Energy costs and operating efficiency have gained considerable importance in the minds of many building owners and plant operators in recent years. Current prospects for future prices of energy resources suggest that these issues will become even more urgent as environmental concerns and the high cost of money exert an ever greater impact on building design and operation.
When weather permits, free cooling systems can generate significant savings for the owners of such systems. However, the amount of potential energy savings available depends almost totally on the overall system design and on the selection of equipment for use in the system. In general, the designer must balance higher equipment cost with greater opportunity for energy savings. Fortunately, these savings — and their associated costs —are reasonably quantifiable so that designers can make intelligent choices guided by reliable information.
A quick glance at Figure 1 shows that the chiller uses the most energy in the system, by far. Simple logic leads immediately to the conclusion that the greatest possible energy savings would accrue from turning off the chiller.
This, then, is the goal of free cooling — to avoid the energy costs associated with operating the chiller. Obviously, some other means of producing the necessary chilled water must be available. Under suitable conditions of weather and heat load, the cooling tower can act as the source of chilled water.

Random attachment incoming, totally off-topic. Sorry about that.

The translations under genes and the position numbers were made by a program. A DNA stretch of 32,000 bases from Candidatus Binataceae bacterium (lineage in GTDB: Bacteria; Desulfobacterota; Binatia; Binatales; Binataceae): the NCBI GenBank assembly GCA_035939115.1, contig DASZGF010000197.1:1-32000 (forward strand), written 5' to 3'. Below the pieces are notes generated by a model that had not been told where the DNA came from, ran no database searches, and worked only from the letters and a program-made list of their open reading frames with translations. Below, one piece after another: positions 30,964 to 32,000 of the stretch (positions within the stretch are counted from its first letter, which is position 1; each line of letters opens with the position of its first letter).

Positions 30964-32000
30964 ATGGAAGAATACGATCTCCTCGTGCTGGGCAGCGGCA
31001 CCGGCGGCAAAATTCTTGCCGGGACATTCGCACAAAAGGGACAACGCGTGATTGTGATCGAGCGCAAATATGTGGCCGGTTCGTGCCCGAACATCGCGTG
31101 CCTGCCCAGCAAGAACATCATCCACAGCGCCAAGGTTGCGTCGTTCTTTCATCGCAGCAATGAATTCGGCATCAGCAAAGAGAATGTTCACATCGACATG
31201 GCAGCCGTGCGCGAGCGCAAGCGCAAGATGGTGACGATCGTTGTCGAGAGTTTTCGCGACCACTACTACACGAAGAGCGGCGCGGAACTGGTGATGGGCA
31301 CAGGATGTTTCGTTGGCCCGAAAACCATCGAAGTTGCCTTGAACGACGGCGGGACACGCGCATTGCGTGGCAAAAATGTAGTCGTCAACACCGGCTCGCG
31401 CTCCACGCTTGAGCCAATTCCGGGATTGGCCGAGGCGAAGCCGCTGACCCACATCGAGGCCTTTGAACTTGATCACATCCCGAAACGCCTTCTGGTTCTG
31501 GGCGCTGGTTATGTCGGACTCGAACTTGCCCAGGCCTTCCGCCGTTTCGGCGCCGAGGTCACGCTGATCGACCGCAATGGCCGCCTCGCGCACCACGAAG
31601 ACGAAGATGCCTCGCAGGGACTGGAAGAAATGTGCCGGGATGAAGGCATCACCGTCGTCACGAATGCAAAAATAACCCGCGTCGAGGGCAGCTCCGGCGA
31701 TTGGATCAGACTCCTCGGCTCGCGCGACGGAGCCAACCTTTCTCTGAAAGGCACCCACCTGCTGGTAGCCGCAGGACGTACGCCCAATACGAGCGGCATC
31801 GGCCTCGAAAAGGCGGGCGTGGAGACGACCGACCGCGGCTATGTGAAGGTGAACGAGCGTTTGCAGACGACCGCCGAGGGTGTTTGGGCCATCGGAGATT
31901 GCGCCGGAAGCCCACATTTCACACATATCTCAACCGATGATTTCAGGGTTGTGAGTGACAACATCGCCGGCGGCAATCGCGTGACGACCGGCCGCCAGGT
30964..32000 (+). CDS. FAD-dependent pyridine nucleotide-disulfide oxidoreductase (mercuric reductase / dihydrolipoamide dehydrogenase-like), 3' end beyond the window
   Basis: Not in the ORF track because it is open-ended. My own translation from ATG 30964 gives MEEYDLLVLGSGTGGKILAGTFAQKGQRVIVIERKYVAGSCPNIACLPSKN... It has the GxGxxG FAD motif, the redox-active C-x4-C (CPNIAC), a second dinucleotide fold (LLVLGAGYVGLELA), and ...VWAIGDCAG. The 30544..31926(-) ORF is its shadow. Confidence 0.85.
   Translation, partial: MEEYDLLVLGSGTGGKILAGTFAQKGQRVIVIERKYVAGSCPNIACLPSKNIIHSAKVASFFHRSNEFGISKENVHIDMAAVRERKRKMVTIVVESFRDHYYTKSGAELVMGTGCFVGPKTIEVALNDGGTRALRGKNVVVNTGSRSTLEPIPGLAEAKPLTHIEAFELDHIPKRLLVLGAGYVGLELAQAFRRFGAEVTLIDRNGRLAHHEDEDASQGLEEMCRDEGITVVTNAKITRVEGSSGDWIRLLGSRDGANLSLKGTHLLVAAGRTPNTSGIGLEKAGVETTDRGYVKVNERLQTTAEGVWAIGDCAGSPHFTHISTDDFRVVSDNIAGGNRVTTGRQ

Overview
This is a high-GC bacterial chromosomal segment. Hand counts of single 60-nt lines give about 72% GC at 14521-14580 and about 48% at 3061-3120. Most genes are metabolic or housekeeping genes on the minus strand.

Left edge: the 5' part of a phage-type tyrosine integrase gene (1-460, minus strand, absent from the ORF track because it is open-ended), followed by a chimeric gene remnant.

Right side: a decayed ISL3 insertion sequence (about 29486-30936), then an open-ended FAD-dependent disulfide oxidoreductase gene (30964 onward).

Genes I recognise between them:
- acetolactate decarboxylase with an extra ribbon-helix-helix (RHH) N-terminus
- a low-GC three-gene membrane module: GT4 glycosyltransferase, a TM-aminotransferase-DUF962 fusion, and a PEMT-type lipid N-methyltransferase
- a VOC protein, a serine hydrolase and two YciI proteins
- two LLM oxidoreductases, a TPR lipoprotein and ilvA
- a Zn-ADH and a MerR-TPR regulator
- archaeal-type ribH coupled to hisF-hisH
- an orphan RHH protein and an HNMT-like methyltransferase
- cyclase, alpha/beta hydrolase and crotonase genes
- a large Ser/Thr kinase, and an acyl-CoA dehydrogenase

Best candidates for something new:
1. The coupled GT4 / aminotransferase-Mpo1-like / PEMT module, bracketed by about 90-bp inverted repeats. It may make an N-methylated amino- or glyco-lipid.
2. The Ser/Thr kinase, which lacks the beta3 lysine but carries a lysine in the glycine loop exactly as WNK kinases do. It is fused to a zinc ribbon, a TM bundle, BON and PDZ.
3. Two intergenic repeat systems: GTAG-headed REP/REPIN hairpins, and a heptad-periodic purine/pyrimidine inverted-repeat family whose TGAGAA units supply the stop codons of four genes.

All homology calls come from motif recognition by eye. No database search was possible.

Simply stated, free cooling opportunity is the number of hours per year a given system can operate in the free cooling mode. The designer controls the amount of free cooling opportunity, to a very large extent, by the choices made in the design process.
Three primary factors under the designer’s control determine the amount of free cooling: design chilled water temperature, heat exchanger capacity (for an indirect system) and selected cooling tower capacity. Two other significant variables, load profile and local weather patterns are — quite obviously — beyond the designer’s control; but consideration of their impact can help to maximize the availability of the system for free cooling and assist the designer in balancing initial cost with potential operating savings.